Given the large variation in the rate of poleward microtubule flux, we then tested whether the turnover of k-fibers was different in cells with low flux rate (<0.7 μm/minute), medium flux rate (0.7–1.4 μm/minute) or high flux rate (>1.4 μm/minute). We found that all three populations had a similar small proportion of slow microtubules (25, 24 and 22%, respectively; Fig. 2G), but that cells with higher flux rate also had longer k-fiber half-lives (267±30, 483±101 and 650±225 seconds, respectively; Fig. 2G). The uniform reduction in the abundance of microtubules with a slow turnover implied similar CENP-L depletion levels in all three populations, indicating that the cell-to-cell variation in poleward microtubule flux rate and k-fiber turnover is a genuine consequence of CENP-L depletion and is not caused by varying depletion levels. Moreover, our results suggest that a higher flux rate leads to a higher microtubule half-life.

What are the molecular mechanisms by which CENP-L depletion affects k-fiber dynamics? Our previous experiments suggested that CENP-L depletion affects k-fiber dynamics because of an imbalance within the CCAN complex, but other non-CCAN-related factors had not been excluded (McClelland et al., 2007). To test this hypothesis, we used quantitative immunofluorescence to analyze the composition of mitotic kinetochores in CENP-L-depleted cells and in control cells. This analysis revealed (data not shown), as previously published (McClelland et al., 2007), that CENP-L depletion abolished the binding of CENP-O to kinetochores and severely restricted the binding of more inner CCAN components such as CENP-I. In contrast to those changes in the CCAN composition, CENP-L depletion did not or only weakly affected the recruitment of other key kinetochore components such as Nnf1R (MIND complex component), Hec1/Ndc80 (NDC80 complex), the microtubule motor proteins CENP-E and dynein, the protein kinase Aurora B and the kinesin-13 MCAK, which acts as a microtubule depolymerase at kinetochores (Fig. 2H–M) (Cheeseman and Desai, 2008; Kops et al., 2010). We conclude that CENP-L depletion probably affects k-fiber dynamics through a deregulation of CCAN and not by affecting the recruitment of other kinetochore proteins previously implicated in this process (see Discussion).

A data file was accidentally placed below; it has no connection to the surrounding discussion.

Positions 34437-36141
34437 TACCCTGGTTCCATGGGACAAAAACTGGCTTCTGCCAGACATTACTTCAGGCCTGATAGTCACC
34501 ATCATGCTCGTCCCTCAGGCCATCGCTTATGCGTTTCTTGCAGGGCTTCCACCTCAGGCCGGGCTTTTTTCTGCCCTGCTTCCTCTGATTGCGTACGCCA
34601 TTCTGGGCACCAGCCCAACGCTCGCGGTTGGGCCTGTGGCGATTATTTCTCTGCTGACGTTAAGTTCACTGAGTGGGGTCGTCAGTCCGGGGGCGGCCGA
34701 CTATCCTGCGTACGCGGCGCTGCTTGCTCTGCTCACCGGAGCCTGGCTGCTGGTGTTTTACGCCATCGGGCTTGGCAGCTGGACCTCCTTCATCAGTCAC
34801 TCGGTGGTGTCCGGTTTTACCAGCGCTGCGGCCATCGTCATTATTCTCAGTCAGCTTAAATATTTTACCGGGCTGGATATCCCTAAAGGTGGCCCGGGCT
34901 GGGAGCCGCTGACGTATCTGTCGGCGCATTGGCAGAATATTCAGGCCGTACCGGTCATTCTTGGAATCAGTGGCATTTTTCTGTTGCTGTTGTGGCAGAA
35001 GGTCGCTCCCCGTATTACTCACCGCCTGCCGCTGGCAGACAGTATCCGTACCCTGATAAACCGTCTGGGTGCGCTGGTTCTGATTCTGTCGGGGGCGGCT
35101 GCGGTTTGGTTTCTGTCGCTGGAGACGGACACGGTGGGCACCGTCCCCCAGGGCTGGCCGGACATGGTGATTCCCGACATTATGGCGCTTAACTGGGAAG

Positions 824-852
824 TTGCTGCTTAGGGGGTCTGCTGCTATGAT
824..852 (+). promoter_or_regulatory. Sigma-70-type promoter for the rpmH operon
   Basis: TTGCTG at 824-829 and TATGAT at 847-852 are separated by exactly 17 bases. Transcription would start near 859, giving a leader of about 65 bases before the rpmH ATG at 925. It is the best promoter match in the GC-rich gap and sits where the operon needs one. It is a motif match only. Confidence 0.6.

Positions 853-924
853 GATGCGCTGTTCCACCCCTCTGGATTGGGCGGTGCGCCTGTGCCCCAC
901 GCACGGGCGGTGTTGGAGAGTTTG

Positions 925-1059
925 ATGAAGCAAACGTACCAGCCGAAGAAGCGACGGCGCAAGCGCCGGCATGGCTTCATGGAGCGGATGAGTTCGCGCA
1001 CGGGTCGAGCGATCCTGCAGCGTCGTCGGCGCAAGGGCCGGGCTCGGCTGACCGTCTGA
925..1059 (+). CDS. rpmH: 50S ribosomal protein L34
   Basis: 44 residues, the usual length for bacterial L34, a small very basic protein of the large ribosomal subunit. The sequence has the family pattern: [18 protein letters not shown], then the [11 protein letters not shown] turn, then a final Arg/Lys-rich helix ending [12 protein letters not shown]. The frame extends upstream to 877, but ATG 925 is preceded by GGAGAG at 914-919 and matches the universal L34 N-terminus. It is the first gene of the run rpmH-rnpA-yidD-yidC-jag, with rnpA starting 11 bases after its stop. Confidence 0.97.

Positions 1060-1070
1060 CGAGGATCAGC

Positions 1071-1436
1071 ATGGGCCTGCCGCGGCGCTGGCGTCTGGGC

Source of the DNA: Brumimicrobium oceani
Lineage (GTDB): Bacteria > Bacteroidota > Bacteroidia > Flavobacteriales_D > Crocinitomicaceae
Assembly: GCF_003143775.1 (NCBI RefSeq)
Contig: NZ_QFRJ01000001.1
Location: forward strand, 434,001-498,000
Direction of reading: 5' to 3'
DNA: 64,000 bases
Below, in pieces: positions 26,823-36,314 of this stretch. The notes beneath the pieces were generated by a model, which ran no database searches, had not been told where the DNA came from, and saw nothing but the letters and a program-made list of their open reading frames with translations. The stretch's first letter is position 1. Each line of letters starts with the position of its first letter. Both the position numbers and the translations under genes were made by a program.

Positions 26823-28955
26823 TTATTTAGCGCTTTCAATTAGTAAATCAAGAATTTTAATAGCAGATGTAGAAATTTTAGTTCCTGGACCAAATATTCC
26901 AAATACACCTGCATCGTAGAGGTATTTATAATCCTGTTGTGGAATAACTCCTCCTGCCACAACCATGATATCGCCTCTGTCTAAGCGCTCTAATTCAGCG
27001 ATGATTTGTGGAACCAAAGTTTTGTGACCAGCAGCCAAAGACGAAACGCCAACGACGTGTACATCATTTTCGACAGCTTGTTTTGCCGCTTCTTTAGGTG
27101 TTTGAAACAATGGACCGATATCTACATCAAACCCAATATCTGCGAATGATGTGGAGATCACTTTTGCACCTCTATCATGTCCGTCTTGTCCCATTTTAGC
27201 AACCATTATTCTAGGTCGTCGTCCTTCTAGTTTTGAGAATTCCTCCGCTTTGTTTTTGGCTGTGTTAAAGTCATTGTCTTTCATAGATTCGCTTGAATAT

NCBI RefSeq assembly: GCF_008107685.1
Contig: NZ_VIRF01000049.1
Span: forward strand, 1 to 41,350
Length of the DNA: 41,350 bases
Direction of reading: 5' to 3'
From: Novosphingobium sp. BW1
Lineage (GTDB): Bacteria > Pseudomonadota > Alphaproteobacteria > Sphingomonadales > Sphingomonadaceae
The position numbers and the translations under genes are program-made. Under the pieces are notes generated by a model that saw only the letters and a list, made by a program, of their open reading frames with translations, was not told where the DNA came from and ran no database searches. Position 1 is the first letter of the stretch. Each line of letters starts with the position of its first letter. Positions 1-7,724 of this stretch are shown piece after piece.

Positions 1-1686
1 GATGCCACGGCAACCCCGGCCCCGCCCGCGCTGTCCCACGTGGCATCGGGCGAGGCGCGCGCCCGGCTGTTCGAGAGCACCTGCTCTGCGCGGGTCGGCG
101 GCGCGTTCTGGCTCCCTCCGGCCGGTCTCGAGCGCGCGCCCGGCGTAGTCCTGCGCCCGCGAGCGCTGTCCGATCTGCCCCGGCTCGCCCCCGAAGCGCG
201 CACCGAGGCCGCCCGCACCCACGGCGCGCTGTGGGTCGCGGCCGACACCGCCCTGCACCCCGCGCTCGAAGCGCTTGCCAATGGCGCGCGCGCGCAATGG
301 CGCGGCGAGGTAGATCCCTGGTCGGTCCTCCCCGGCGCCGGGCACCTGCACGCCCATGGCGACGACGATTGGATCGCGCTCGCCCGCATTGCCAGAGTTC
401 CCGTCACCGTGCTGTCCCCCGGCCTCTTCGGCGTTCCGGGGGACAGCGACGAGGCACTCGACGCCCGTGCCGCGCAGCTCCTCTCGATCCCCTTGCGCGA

CENP-L depletion impairs the regularity of chromosome movements

One crucial output of k-fiber dynamics is the movement of sister-kinetochores around the metaphase plate, which oscillate in a semi-regular manner along the spindle axis (Jaqaman et al., 2010). Using a kinetochore tracking assay we have previously shown that the regularity of these oscillations can be quantified using an autocorrelation analysis: this yields a curve, in which the first negative lobe indicates the average half-period of the oscillator, and the depth reflects the regularity of the oscillations (Fig. 3A) (Jaqaman et al., 2010). Whereas the analysis of cells treated with control siRNA yielded an autocorrelation curve with a first minimum of –0.33 at 42.5 seconds, the autocorrelation curve for CENP-L-depleted cells was nearly flat (Fig. 3A). However, it did not overlap with the curves seen after a complete disruption of sister-kinetochore oscillations, such as in fixed cells (Fig. 3A), CENP-H-depleted cells (abrogation of CCAN, data not shown) (Amaro et al., 2010) or Nuf2R-depleted cells (abrogation of NDC80 complex, data not shown) (Jaqaman et al., 2010), indicating the remaining presence of oscillations with a minimal regularity in CENP-L-depleted cells. The kinetochore tracking assay further revealed that CENP-L-depleted metaphase cells had significantly shorter interkinetochore distances (P<0.001 in Mann–Whitney test) and slower sister-kinetochore movements (P<0.001 in Mann–Whitney test) than control cells (Fig. 3B,C). This confirmed a weakening of the k-fibers and suggested a reduction in the forces acting on sister-kinetochore pairs. Overall, the severe reduction in the regularity of metaphase chromosome movements confirmed the deregulation of kinetochore–microtubule dynamics in CENP-L-depleted cells. This raised the issue of whether CENP-L depletion might not only affect centrosome separation, but also affect chromosome alignment.

CENP-L depletion specifically disrupts chromosome segregation in the prometaphase pathway